Study limitations include the small sample size (which may not be fully representative of the overall population of patients with MDD encountered in routine practice settings), potential selection bias (for example, individuals who do not feel that their condition is being adequately treated may be more likely to enroll in this type of study), a possible influence of the moderator on group dynamics and answers provided by participants, and the potential influence of participants on each other. Patient experience is also likely to have been influenced by the antidepressant treatment(s) received.

The main strength of this study is that it provides information on the experience of MDD symptoms and effects of antidepressant treatment from the patient’s own perspective. Qualitative research methods, such as focus-group discussions, are an established approach for the evaluation of patients’ lived experience and have been widely used across different disease areas. Focus groups enable patients to express their experiences, feelings and expectations in their own words in a supportive environment, promoting the development of shared ideas. In this study, the five focus groups were conducted in two relatively different US locations in order to ensure representativeness of the patients.

Conclusion

In summary, this qualitative study enhances our understanding of the breadth and importance of symptoms of MDD from the patient perspective and how these burdensome symptoms contribute to diminished quality of life in patients with MDD. Our findings suggest that fatigue, anhedonia, cognitive symptoms, and anxiety have a high priority for patients with MDD and that these are important symptoms for the clinician to recognize and target if patients are to achieve functional recovery. The findings also provide insight into patients’ expectations and experiences of antidepressant pharmacotherapy, particularly the importance of obtaining rapid relief from symptoms in order to improve patient outcomes and satisfaction with antidepressant medication.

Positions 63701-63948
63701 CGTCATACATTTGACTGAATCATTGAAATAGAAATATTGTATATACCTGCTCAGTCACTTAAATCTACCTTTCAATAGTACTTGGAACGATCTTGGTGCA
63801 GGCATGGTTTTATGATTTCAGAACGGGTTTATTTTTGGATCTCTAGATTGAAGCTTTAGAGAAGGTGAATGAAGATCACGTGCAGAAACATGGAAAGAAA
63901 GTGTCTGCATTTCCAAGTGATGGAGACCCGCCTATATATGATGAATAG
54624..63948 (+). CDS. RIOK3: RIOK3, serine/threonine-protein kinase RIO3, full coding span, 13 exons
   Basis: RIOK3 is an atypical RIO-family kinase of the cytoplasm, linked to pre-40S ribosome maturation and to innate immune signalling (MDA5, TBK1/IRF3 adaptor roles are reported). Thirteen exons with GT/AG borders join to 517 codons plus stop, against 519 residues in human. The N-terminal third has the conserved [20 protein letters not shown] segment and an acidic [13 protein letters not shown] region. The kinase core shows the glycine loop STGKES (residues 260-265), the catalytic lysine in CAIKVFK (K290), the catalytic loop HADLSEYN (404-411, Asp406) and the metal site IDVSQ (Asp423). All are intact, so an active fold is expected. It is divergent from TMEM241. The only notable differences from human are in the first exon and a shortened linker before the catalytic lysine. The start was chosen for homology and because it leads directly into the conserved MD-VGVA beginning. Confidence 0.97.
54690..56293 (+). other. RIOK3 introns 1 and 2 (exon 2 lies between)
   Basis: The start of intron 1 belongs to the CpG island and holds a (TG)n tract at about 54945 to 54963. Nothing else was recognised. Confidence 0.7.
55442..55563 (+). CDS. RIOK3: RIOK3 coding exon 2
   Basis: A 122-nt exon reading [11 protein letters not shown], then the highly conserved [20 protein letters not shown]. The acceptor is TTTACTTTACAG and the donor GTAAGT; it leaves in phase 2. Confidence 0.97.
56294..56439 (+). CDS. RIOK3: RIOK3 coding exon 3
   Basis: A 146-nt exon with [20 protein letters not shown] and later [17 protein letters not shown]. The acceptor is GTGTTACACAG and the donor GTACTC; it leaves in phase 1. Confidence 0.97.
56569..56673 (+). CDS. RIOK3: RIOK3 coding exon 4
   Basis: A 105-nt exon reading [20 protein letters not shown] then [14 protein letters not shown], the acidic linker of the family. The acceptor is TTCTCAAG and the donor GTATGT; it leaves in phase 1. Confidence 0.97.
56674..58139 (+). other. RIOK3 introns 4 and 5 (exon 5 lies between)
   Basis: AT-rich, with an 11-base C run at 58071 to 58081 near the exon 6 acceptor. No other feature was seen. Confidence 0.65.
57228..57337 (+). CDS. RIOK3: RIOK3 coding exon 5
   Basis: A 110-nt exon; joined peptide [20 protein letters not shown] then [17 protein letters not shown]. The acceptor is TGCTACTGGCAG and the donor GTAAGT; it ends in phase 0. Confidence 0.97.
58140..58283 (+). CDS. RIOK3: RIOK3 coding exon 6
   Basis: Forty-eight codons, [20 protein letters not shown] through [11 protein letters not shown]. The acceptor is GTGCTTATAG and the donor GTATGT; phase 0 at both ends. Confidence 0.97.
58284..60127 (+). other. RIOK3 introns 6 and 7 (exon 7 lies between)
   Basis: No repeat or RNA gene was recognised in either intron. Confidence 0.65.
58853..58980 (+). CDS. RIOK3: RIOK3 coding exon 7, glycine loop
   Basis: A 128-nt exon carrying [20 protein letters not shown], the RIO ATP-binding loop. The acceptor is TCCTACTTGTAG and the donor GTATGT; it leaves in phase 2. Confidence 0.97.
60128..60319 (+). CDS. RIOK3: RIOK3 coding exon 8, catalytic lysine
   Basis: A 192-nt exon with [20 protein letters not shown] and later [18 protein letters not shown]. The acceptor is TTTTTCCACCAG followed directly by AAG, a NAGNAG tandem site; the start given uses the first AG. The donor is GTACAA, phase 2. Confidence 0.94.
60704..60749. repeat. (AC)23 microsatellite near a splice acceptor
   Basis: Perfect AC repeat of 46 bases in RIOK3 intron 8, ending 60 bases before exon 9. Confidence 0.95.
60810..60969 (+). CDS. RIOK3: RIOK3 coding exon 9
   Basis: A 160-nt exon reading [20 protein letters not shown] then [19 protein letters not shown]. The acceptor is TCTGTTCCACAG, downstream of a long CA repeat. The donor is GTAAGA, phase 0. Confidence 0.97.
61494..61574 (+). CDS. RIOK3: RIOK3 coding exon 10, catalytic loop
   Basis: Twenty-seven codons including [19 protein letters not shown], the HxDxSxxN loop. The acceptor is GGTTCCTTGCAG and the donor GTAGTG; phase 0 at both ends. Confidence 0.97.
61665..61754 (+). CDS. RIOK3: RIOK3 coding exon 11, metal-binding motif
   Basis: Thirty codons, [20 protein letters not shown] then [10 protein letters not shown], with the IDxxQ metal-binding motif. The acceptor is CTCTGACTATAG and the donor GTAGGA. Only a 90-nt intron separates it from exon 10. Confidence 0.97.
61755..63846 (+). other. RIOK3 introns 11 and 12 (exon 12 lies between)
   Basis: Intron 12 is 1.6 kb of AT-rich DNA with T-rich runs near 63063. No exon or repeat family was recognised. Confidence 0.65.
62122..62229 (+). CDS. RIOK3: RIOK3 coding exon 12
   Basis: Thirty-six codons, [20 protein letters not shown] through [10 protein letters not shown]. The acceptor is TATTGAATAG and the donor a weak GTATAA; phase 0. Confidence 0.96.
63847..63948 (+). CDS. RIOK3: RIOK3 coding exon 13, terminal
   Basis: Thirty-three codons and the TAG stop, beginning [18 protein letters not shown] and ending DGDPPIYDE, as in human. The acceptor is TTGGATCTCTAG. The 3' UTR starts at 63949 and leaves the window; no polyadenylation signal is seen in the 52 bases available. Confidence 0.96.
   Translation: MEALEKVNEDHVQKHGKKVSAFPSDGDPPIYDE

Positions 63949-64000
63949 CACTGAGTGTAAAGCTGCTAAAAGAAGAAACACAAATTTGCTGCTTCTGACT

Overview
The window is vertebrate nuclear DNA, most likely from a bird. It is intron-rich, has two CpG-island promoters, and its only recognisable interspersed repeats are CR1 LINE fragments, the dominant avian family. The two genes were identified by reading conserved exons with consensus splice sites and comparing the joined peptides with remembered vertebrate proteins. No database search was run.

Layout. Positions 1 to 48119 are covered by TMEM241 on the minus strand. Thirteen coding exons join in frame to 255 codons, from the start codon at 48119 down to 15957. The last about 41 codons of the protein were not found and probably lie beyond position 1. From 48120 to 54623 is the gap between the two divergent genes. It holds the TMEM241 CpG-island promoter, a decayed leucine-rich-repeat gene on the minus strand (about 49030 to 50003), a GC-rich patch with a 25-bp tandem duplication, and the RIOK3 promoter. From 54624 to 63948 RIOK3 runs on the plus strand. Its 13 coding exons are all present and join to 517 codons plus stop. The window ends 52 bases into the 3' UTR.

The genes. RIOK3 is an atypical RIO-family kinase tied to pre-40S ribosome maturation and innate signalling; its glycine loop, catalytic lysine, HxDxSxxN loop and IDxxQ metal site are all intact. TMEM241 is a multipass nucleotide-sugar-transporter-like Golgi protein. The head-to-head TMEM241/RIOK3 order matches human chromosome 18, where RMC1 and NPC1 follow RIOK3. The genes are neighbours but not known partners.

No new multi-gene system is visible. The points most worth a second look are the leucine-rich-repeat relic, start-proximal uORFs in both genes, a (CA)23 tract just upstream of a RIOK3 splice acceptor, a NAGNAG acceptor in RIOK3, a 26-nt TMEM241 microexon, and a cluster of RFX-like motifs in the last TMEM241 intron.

Abbreviations

MDD, Major depressive disorder; MDE, Major depressive episode.

Data Sharing Statement

The corresponding author may be contacted for further data sharing.

Ethics Approval

The study was conducted in accordance with the ethical principles described in the Declaration of Helsinki. The study and all associated materials were reviewed and approved by an institutional review board (Advarra IRB, Columbia, MD, USA) before initiation. All participants provided written informed consent prior to study participation, including consent for publication of anonymized responses.

Acknowledgments

The authors would like to express their thanks to the focus-group participants for sharing their experiences of MDD and to Sonal Mansukhani of Evidera for her contribution to the design and conduct of the study. The study was conducted by Evidera, funded by H. Lundbeck A/S. Editorial assistance was provided by Jennifer Coward and Julie Ponting of Anthemis Consulting, funded by H. Lundbeck A/S.

Author Contributions

All authors contributed to the conception and design of this study and/or interpretation of data; took part in drafting the article or revising it critically for important intellectual content; agreed to submit to the current journal; gave final approval of the version to be published; and agree to be accountable for all aspects of the work.

Disclosure